Greece is a place of great history, gorgeous islands and rustic countryside. It is the magic of the Acropolis, Delphi, Santorini, Crete and a thousand other Greek places with antiquities, hillsides of olive trees, ouzo, moussaka and dancing like Zorba on a sandy beach. Continue reading
The little town of Nafplio was the first capital of Greece after the Ottoman Turks got the boot in 1822. I can’t help but wonder how different Nafplio would be if the capital hadn’t been moved to Athens. It is just so adorable. And, well, Athens is not.
When I was in Greece this year, a well-intended young Greek woman told me that my adopted Muslim daughter, Nahid, should not wear a hijab if she wants to be accepted in Greece. I guess I wasn’t surprised at her comment but it gave me something to think about. Continue reading
I spent most of my fall in Athens even though it is not the kind of place I would normally want to visit for more than a day or two. Athens is a train wreck — dirty, ugly, full of hazards like slippery sidewalks, crazy drivers and railings on sixth floor verandas that are easily scaled by ambitious toddlers. Continue reading
The air is breezy and warm on the balcony of Sayed and Nahid’s 6th floor apartment. The top of a large plastic table is a mosaic of plates piled high with rice and meat and vegetable dishes, mostly Afghan. From the table, we can see the Acropolis — 17 of us perched on rickety chairs or lounging on a small sofa that looks like early Ikea. Continue reading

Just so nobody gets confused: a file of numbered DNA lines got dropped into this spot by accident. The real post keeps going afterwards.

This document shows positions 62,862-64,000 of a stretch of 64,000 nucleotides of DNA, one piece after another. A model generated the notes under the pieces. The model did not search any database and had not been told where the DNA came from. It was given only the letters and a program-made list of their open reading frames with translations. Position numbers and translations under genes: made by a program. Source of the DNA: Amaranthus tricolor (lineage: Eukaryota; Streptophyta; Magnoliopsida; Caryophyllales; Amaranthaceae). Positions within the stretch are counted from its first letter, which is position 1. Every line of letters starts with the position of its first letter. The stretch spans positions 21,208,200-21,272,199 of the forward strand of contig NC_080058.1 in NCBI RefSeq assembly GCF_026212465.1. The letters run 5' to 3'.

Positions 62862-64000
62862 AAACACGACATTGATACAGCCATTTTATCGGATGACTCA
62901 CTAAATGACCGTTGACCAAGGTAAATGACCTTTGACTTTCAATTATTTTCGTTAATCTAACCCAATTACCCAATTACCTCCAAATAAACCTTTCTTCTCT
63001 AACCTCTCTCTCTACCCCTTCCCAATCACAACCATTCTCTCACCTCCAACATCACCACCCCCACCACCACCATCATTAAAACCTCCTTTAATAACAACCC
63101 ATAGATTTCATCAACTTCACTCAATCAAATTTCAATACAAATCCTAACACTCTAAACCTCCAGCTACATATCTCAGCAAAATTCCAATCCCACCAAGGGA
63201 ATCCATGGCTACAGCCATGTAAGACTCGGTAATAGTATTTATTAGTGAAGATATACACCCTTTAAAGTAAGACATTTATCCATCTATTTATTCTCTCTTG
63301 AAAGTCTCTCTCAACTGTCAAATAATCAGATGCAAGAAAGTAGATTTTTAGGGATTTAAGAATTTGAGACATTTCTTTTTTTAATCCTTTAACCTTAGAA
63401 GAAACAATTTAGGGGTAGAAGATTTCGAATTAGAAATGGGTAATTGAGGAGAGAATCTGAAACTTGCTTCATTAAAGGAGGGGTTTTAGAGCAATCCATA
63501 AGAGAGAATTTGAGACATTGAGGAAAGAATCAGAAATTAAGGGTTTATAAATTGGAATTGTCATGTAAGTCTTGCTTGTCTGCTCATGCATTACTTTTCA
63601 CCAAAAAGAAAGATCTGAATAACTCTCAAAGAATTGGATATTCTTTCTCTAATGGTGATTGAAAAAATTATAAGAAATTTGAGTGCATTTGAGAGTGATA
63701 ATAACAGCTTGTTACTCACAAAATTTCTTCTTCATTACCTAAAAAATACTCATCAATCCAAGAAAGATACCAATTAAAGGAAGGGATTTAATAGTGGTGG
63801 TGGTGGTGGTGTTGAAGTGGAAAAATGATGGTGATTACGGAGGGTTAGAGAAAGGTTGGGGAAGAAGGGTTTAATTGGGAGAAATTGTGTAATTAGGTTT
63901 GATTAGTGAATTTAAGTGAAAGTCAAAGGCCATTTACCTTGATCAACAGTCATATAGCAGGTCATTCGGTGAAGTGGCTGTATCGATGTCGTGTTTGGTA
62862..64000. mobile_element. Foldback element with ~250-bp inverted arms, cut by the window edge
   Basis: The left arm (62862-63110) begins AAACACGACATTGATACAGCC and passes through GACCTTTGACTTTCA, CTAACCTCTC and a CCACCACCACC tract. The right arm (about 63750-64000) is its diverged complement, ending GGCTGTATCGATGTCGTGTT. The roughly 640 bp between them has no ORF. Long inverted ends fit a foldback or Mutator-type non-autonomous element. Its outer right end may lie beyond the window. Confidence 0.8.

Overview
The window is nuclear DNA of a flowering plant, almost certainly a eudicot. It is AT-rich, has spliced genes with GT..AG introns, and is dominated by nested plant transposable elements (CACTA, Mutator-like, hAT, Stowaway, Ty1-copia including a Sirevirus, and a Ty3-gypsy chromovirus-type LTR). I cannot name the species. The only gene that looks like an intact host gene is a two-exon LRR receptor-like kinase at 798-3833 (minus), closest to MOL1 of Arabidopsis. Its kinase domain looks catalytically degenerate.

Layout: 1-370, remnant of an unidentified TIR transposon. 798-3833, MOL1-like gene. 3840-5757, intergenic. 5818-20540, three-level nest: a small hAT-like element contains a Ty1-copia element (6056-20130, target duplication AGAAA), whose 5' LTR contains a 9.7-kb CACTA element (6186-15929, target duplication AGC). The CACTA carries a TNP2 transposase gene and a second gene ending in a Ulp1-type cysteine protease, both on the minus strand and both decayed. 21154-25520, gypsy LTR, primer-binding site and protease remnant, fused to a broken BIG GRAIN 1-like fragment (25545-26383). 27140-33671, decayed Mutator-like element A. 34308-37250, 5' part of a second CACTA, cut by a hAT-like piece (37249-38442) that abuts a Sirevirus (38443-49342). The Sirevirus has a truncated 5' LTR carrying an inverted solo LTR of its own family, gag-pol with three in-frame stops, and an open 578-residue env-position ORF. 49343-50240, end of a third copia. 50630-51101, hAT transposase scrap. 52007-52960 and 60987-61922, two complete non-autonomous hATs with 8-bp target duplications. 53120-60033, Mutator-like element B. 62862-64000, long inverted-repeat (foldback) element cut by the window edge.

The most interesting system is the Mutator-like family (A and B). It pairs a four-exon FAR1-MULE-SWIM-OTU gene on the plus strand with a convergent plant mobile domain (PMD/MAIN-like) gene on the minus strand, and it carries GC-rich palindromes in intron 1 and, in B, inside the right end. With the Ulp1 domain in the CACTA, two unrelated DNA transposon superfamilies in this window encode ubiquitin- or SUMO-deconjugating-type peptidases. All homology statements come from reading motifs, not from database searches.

This morning I walked up the street three blocks to see the damage at a squat called Notara 26. Last night it was set on fire with 120 people inside, among them, a large number of children. When I arrived, residents and volunteers were throwing burned debris out of second story windows and hauling buckets of ashes to dumpsters. The bottom two floors are gutted. Continue reading
Skaramangas is a harbor west of central Athens named after a wealthy English family. It is also a refugee camp at the harbor west of central Athens named after a wealthy English family. Since April, Skaramangas Camp is what must pass for home for about 3,000 people from Syria, Afghanistan, and Iraq. It is considered to be one of the good camps.
I am back in Athens, Greece. I have returned to write, to find ways to be useful in the refugee community and to spend time with my Afghan family. So far, I am doing pretty well with one thing on my list. Sayed and Nahid and their children have enriched my life immeasurably, and they are making the most of the dramatic changes in their lives since they left Afghanistan. Continue reading